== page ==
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Nuclear accident an educational tool

Lauren Hallow / Lantern photographer

The chair of Ohio State’s nuclear program studied Japan’s nuclear accident and told students, administration, scientists and engineers that nuclear safety will come through education.

In the basement of Scott Laboratory on Tuesday, professor Rich Denning, chair of the nuclear program at OSU, prepared a presentation before a room filled to capacity to discuss the nuclear accident in Fukushima, Japan, and the potential nuclear future of the U.S.

On March 11, a 9.0-scale earthquake and 46-foot high tsunami crashed into Japan’s coast. This caused a number of nuclear failures, including an explosion, at a plant near the city of Fukushima.

“The Japanese had a design basis assumption for the maximum earthquake and tsunami the plant could handle,” Denning said. “The magnitude of the earthquake was higher than their design basis and the tsunami was appreciably higher.”

The accident at Fukushima was rated as a major accident or a seven on the international nuclear events scale, the same as the accident at Chernobyl in 1986.

On April 26, 1986, an explosion at the Chernobyl Nuclear Power Plant in the Ukraine released radioactive contamination into the air.

Though the impact of Fukushima may have more societal affects than that of Chernobyl, Denning said there won’t be significant human health risks from this in the future.

Denning said the workers at Fukushima will be monitored and only exposed to 25 rem or units of ionizing radiation, which in turn could cause a 1.5 percent increased chance of cancer over their lifetime.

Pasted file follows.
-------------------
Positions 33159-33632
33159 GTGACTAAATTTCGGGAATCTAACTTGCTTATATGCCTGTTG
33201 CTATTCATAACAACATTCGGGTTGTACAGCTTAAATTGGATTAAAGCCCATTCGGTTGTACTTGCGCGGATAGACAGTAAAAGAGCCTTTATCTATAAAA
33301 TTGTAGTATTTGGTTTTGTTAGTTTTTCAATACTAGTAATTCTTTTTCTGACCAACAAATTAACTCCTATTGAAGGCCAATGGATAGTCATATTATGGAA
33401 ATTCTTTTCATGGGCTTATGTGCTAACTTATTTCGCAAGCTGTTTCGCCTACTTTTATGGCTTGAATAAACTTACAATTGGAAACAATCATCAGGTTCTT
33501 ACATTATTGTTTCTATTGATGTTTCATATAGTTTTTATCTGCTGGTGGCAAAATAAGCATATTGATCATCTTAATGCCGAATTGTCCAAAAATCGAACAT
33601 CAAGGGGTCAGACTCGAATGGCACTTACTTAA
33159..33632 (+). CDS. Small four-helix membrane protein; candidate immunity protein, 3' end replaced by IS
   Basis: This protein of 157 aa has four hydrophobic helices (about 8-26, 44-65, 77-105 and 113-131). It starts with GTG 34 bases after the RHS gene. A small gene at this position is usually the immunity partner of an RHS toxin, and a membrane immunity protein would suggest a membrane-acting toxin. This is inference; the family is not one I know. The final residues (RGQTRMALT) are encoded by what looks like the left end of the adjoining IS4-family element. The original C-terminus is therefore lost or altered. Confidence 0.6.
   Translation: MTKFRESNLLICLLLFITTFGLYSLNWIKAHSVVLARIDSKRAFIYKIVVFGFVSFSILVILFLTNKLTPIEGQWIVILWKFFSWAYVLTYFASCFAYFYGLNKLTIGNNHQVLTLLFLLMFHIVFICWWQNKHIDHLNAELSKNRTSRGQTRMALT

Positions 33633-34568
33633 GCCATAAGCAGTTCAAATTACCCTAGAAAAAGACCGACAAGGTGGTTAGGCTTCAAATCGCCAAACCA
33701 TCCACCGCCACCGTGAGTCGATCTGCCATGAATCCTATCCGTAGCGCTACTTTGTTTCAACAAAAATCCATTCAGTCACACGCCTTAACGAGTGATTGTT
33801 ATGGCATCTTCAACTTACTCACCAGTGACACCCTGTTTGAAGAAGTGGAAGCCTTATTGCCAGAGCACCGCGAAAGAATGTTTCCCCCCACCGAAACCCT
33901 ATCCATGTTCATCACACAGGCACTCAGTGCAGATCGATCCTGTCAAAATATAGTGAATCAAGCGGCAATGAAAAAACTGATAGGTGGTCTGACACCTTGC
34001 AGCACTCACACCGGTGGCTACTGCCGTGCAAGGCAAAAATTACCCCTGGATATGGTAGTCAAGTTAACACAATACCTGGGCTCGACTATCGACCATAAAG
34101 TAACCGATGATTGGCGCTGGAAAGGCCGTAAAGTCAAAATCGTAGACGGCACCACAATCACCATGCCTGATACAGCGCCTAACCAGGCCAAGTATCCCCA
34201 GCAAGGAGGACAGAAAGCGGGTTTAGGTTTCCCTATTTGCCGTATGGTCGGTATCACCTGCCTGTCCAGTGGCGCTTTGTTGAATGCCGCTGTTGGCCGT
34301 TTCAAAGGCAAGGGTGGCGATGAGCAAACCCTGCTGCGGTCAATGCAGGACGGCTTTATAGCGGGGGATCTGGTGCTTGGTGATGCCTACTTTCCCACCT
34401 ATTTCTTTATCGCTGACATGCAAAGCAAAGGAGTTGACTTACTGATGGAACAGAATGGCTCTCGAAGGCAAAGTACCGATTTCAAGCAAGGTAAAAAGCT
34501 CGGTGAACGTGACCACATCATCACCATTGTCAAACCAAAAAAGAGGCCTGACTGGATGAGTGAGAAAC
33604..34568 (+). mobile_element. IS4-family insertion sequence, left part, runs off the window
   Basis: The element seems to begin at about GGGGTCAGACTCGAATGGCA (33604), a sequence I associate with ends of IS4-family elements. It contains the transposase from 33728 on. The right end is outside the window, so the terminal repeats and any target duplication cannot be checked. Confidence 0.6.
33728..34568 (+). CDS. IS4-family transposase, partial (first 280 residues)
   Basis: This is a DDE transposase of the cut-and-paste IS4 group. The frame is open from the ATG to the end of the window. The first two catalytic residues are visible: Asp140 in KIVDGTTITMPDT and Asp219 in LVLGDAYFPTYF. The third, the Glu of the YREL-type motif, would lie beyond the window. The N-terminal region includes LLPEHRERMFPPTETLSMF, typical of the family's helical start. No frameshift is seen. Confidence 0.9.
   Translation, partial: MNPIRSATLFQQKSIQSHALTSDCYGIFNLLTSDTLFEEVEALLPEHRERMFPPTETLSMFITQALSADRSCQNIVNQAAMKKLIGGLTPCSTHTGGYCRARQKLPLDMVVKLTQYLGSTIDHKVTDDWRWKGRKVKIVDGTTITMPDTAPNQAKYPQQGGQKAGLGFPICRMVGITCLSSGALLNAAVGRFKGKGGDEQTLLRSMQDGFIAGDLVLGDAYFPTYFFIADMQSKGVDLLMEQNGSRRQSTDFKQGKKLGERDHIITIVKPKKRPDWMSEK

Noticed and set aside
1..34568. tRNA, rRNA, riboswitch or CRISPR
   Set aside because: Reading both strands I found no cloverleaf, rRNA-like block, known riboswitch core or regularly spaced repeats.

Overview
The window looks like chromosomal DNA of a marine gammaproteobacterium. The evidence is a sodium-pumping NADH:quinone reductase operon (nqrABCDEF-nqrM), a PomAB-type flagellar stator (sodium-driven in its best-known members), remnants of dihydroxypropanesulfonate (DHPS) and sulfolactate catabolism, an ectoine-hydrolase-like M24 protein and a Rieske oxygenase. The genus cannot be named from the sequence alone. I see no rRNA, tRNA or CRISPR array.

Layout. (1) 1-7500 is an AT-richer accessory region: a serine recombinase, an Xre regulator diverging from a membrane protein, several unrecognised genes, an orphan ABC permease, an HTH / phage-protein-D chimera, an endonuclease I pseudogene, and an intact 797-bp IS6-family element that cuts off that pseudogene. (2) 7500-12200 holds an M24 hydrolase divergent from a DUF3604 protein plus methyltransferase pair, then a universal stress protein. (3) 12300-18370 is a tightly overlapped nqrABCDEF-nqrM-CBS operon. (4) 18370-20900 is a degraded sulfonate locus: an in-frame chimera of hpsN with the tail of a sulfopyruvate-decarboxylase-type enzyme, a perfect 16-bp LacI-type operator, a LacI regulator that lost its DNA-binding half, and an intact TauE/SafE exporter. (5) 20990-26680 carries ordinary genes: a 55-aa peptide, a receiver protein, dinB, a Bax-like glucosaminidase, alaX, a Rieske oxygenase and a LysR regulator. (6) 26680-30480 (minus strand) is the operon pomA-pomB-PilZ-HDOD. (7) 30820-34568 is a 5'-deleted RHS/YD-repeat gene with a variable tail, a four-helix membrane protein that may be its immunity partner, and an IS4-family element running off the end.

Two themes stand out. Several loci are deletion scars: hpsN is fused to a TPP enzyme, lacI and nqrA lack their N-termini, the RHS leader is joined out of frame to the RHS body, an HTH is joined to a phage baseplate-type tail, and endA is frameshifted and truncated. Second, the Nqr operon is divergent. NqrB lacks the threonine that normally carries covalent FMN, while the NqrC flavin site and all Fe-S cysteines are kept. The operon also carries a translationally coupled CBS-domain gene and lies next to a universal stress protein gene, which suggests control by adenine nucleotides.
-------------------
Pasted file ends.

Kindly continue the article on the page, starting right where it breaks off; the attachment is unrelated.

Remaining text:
“It’s (25 rem) five times the amount of rem that the public is allowed to be exposed to in a year,” Denning said. “Forty percent of people get cancer related to other causes in their lifetime; this is a low number compared to that but it still could be significant for some.”

Denning, an expert on nuclear safety and assessments, describes research and education as the key to the future of nuclear expansion and safety in the U.S.

“He was pretty informative,” said Garret Quist, a third-year in mechanical engineering. “There’s nothing I really disagreed with at all, I think it (the PowerPoint) was well within what people already know.”

With Fukushima, Denning expects more studies to be conducted with results similar to the Paul Scherrer Institute’s statistics demonstrating that the safest way to create energy is by going nuclear. Paul Scherrer Institute is a research institute that looks at nuclear reactors and their safety.

“If I had a nuclear plant in my backyard, it wouldn’t be pretty but it would be fine. If it was a coal plant, it would be a disaster. Have you ever seen one of those things?” said Mike Lisa, professor of physics. “I would like if students would think about that in a rational way, because the rest of America won’t, and I would hope someone getting a college education can.”

 

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